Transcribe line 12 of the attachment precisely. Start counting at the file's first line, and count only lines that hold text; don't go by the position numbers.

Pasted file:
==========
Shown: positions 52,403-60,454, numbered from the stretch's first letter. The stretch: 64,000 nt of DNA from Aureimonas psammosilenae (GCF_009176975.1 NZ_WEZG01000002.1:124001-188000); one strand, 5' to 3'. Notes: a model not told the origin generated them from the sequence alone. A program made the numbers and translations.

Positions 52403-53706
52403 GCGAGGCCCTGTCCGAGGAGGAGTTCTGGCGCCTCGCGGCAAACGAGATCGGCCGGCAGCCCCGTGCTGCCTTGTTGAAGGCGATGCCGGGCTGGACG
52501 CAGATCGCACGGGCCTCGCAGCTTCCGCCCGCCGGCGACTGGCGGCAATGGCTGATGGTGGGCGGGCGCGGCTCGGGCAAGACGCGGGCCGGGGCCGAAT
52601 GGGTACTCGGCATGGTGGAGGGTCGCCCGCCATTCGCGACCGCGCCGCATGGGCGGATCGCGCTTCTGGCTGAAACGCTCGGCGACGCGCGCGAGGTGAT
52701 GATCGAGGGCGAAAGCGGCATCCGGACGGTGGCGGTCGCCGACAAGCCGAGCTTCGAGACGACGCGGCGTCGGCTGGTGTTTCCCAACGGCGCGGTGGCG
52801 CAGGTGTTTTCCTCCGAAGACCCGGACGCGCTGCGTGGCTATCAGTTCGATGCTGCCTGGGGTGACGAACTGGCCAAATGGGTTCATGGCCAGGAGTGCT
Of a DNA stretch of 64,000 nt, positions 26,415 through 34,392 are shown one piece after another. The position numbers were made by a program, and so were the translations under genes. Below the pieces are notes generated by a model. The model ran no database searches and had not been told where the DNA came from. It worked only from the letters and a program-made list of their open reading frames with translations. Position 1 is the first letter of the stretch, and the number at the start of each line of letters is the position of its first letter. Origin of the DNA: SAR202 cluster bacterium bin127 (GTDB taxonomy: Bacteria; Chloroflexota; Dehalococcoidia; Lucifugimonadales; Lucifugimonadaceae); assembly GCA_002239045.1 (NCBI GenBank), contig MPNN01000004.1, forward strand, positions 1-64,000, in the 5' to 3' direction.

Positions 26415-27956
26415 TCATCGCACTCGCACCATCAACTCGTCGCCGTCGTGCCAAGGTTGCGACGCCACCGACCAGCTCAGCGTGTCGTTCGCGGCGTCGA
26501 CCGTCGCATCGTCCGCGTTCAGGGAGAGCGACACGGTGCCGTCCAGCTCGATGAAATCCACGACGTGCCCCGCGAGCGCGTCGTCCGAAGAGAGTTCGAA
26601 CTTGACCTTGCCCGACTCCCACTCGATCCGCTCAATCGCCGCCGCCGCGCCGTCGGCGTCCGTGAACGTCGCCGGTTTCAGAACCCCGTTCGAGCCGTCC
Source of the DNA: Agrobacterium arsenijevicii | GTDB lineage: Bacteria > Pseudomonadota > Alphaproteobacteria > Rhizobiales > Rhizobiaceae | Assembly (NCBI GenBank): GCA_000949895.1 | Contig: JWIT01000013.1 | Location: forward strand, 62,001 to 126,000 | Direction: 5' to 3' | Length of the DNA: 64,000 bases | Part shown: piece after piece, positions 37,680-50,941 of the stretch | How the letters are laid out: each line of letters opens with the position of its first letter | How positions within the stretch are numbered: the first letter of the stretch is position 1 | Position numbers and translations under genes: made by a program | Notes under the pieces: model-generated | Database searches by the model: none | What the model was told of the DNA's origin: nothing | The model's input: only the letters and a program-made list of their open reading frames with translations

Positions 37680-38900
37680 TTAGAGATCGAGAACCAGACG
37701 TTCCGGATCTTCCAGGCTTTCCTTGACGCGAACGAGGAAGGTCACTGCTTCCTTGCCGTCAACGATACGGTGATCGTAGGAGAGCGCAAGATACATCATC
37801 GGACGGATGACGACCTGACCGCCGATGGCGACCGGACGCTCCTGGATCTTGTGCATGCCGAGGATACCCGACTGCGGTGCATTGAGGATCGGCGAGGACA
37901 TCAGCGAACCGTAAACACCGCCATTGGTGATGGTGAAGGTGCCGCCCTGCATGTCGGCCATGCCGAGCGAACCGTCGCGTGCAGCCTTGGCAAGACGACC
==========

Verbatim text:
26601 CTTGACCTTGCCCGACTCCCACTCGATCCGCTCAATCGCCGCCGCCGCGCCGTCGGCGTCCGTGAACGTCGCCGGTTTCAGAACCCCGTTCGAGCCGTCC